03.08.10
Not A Learning Experience
The Privileges finally gives a real satire of almost-present day New York City, in which money is discussed and no one has to learn their lesson.






03.03.10
The (Architectural) Anthologist
After some digressions weird and
wonderful, the Nicholson Baker I loved from The Mezzanine and U and I and Room Temperature seems to be back, cranky and at sea and procrastinating.















02.03.10
In AN 02: As the Tide Turns
In MoMA’s 
Rising Currents exhibition, certain tropes of contemporary waterfront design immediately surfaced.

















01.13.10
The Yuck Factor
Watch
District 9 as a palate cleanser after the visual feast of Avatar.






01.07.10
On DO: Skating on the Edge of Taste
The American Restaurant in Kansas City, designed by Warren Platner, is subject of a long essay on that architect and interior designer’s career.




01.06.10
I Heart Huxtable
Ada Louise Huxtable is still the most knowledgeable, elegant, thoughtful critic out there.







12.31.09
Last Post of 2009: Interview, Casey Jones
I interviewed the GSA’s newish head of Design Excellence,
Casey Jones, earlier this month about the future of this government program to ensure better architecture for government buildings






12.21.09
Exciting Multi-Generational Moment
An essay and slideshow on the
design of James Joyce’s Ulysses by my mother, Martha Scotford, appears on Design Observer, where I was recently made a contributing writer.






















11.22.09
Another New York
Every time I get an issue of
New York Magazine lately I ask myself: is Adam Moss turning it into a men’s magazine?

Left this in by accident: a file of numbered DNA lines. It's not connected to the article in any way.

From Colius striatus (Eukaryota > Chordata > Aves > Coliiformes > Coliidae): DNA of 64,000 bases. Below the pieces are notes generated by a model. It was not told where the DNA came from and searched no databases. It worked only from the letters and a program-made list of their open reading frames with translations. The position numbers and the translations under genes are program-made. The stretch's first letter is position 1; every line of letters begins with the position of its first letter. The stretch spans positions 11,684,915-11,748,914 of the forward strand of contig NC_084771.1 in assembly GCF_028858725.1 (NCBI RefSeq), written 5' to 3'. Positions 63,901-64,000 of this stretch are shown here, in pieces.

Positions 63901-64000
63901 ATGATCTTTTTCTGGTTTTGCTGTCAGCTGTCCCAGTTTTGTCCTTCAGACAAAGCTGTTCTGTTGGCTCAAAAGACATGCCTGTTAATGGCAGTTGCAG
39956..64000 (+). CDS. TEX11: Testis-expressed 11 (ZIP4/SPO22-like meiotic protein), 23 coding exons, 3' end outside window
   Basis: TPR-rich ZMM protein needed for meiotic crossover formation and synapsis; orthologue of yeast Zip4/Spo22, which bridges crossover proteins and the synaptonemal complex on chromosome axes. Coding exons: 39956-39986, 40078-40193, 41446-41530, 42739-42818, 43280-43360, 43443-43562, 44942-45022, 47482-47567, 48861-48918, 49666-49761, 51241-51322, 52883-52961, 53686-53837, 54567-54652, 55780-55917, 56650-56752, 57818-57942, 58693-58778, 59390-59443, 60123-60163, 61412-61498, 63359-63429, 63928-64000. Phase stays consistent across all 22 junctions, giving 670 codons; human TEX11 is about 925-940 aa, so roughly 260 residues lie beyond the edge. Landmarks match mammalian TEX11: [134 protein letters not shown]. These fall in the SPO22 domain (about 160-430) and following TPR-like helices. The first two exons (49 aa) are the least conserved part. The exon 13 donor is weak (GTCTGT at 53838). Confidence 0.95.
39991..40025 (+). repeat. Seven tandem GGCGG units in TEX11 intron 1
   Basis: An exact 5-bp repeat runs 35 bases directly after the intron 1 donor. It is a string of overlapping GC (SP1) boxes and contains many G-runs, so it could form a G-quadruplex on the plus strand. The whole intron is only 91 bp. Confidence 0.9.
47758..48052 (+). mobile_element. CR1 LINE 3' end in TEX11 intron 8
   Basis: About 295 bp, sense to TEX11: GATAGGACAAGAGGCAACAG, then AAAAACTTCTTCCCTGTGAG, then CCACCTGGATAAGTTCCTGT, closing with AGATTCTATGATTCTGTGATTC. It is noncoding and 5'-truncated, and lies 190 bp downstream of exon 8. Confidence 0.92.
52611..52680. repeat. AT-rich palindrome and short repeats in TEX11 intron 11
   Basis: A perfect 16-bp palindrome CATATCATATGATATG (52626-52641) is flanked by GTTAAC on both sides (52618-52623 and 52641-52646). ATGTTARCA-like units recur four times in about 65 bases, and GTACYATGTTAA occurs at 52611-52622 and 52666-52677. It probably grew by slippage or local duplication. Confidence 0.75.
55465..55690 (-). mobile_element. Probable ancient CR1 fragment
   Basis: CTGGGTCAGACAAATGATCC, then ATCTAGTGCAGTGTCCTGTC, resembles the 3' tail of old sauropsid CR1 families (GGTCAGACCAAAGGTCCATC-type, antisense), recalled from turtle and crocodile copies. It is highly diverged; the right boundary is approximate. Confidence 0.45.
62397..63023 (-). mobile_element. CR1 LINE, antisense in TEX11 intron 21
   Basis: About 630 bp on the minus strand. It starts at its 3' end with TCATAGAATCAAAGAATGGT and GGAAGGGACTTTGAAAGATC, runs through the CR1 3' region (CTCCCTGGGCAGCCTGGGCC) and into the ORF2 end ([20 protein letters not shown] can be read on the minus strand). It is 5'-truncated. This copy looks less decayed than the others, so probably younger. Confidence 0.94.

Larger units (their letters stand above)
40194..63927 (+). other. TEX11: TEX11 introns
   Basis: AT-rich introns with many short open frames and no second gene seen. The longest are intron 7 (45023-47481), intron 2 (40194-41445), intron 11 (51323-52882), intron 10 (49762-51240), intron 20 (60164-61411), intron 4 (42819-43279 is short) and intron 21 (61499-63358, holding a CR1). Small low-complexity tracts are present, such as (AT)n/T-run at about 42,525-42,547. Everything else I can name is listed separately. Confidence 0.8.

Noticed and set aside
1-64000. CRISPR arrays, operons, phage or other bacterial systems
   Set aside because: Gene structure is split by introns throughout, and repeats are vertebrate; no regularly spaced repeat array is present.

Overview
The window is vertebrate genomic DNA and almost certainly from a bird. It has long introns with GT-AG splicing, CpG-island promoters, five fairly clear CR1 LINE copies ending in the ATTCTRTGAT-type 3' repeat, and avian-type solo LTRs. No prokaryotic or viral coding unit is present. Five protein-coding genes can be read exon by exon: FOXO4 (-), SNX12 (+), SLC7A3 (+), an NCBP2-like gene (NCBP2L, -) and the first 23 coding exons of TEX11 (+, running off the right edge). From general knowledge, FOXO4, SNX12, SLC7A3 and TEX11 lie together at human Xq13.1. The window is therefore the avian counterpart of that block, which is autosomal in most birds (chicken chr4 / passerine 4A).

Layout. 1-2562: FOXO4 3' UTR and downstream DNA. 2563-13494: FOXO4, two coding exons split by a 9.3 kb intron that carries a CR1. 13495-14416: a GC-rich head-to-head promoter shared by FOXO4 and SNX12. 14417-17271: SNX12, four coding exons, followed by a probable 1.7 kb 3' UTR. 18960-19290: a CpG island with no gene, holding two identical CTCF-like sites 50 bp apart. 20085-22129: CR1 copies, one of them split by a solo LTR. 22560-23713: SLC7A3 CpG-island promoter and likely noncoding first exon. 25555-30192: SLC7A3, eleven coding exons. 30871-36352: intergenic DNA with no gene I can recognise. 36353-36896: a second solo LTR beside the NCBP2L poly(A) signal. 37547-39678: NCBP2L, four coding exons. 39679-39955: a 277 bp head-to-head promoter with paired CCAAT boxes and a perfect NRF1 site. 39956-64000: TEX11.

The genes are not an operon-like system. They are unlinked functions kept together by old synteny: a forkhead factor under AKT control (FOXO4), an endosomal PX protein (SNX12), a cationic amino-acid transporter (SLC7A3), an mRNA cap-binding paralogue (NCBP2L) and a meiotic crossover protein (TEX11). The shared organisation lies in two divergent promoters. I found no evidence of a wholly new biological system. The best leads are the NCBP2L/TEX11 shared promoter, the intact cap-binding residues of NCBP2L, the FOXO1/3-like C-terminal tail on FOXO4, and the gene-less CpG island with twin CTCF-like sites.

10.24.09
Petting Zoo
On Thursday I took my class on a field trip to
One Bryant Park, the sustainable skyscraper that is almost complete at the northwest corner of 42nd Street and Sixth Avenue.






















































































The Design Observer Cooperative

Observed | August 06

On the power (and ephemerality) of street art. [JH]

The UX of LEGO interface panels. (via James I. Bowie) [BV]


Observed | August 03

Antica is a new type family designed by Ale Paul & the Sudtipos team. [JH]


Observed | July 31

Branding a pandemic. (via Kim Baer.) [JH]


Observed | July 28

Why do these Apple ads, from a company that takes such pride in design, feature four people who are clearly not trained designers, designing? [BV]


Observed | July 27

Communicative efficiency is not the same as communicative empathy, and one of the truly gut-punching limits of social media is how poorly it corresponds to the individual experience of human grief. A primer by Jason Fields. [JH]


Observed | July 22

Futurefeed is an online space where writers, artists, and thinkers are invited to experiment + explore ideas that are important to them over an extended period of time. [JH]


Observed | July 21

Open a new window somewhere in the world. [BV]